Enabling Service Diagnostics

7. March 2007 07:51

At some point in the development cycle, the inevitable necessity of debugging your application will arise.  For WCF services, special support is available for capturing diagnostic data concerning your service and its exchanging of messages with clients.  There is a handy utility that ships with the Windows SDK for Vista and .NET Framework 3.0 for viewing the diagnostic output.  It is known as the Service Trace Viewer.

Before you can view the diagnostic output in the viewer, the service must be configured to capture the diagnostic data.  This is accomplished by making some entries in your service configuration file.  Personally, I prefer to take the easy approach and use the Service Configuration Editor.

Once your service configuration has been loaded into the editor, select the Diagnostics folder.  You will find there are a few different types of diagnostics ranging from performance counters to logging.  I recommend playing around with all of them to get a feel for what they can do.  However, I am going to focus on message logging and tracing over the next couple of blog posts.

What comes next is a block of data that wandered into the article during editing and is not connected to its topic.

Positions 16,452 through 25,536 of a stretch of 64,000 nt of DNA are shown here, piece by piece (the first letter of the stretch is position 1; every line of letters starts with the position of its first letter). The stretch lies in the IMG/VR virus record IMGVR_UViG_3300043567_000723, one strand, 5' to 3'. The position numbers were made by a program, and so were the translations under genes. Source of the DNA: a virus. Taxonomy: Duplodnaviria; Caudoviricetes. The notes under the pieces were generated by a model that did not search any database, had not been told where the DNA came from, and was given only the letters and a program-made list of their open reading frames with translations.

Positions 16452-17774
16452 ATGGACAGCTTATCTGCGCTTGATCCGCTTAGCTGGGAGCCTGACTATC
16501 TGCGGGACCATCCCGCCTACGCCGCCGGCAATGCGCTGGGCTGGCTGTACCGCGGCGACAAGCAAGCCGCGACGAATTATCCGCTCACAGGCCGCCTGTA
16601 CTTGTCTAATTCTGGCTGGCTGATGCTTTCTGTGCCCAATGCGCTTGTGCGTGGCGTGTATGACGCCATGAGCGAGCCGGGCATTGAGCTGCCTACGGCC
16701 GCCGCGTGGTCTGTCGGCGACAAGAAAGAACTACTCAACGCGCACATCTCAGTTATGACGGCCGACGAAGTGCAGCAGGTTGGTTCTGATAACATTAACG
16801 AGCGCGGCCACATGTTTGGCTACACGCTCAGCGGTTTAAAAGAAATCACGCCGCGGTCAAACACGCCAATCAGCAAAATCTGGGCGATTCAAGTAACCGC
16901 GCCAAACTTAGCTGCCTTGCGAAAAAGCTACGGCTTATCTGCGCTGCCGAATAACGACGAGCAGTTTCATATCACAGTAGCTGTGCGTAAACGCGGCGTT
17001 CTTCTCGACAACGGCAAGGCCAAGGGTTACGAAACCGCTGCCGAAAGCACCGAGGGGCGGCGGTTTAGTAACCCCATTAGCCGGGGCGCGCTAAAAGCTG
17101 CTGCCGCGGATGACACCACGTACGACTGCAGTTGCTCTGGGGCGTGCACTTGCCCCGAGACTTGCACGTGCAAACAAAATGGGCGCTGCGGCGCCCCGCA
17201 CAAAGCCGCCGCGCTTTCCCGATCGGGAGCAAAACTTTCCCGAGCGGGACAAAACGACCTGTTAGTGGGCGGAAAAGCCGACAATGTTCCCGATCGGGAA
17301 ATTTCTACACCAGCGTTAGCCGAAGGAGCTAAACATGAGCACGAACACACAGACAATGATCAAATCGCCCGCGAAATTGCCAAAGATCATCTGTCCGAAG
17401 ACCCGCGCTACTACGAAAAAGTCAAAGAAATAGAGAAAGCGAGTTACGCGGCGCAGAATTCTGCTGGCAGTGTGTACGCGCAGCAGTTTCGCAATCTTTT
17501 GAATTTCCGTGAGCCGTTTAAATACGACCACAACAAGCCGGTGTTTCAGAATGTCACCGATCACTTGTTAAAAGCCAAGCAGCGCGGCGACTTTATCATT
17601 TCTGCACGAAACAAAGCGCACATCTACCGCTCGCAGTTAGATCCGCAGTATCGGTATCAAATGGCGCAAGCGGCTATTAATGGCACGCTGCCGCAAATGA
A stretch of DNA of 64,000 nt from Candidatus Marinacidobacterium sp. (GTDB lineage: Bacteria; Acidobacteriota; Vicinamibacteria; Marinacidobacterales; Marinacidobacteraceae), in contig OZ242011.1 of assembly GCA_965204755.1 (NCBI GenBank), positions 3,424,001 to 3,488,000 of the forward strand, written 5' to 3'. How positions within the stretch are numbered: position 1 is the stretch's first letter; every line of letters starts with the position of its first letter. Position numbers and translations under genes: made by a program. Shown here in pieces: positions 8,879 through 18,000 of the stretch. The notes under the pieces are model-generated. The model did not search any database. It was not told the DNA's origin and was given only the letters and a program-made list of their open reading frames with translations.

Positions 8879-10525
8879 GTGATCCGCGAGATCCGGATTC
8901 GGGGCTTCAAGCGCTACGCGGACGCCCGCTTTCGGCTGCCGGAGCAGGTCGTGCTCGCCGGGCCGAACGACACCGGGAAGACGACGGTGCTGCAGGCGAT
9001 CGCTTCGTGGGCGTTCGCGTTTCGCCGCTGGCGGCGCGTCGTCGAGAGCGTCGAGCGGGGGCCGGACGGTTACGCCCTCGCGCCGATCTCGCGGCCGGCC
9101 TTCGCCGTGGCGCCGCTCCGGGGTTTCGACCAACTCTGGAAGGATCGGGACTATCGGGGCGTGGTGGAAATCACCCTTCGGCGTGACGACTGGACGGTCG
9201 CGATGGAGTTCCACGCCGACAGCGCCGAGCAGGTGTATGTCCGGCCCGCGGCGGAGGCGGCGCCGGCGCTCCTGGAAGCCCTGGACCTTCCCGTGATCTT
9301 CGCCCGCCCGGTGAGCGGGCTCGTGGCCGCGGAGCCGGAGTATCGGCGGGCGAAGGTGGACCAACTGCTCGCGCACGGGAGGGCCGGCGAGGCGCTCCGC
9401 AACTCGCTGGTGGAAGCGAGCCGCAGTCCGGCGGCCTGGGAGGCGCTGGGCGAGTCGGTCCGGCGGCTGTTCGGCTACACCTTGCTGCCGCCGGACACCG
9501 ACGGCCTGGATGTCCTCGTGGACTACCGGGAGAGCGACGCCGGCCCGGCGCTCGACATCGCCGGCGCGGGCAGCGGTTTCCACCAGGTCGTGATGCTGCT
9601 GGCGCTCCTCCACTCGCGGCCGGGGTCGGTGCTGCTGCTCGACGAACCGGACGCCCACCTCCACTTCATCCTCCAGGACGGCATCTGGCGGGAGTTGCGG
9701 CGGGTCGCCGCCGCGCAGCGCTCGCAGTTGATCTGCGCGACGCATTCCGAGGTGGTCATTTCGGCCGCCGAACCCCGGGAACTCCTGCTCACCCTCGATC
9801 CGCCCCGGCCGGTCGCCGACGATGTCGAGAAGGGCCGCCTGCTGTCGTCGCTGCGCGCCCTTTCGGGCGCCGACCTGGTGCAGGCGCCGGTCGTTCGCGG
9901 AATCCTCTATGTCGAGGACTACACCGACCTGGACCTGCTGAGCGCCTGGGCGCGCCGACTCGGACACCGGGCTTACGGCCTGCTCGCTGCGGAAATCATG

Notice there is a link to enable each type of diagnostic.  It doesn't get much simpler than that.  With a single click, your diagnostic of choice can be turned on or off.  When enabling message logging and/or tracing, the configuration editor handles setting up the listener for receiving diagnostics and the source used to store the output.  There are quite a few settings available for each one.  For example, message logging can be configured to record messages at the transport level (as they appear on the wire) or the service level (prior to packaging for transport).  For tracing, it is possible to set options such as the trace level for controlling the amount of information that is captured. 

Be sure to take a look at your app.config before and after saving the configuration changes.  It should be rather obvious how much xml the editor saves your from writing by hand.

Later this week, I will go over some of the capabilities of the Service Trace Viewer by examining some diagnostic output from a service.

Comments are closed

About Me

I'm a passionate software developer and advocate of the Microsoft .NET platform.  In my opinion, software development is a craft that necessitates a conscious effort to continually improve your skills rather than falling into the trap of complacency.  I was also awarded as a Microsoft MVP in Connected Systems in 2008, 2009, and 2010.


Can’t code withoutThe best C# & VB.NET refactoring plugin for Visual Studio
Follow jeff_barnes on Twitter

View Jeff Barnes's profile on LinkedIn

 

Shared Items

Disclaimer

Anything you read or see on this site is solely based on my own thoughts.  The material on this site does not necessarily reflect the views of my employer or anyone else.  In other words, I don't speak for anyone other than myself.  So, don't assume I am the official spokesperson for anyone.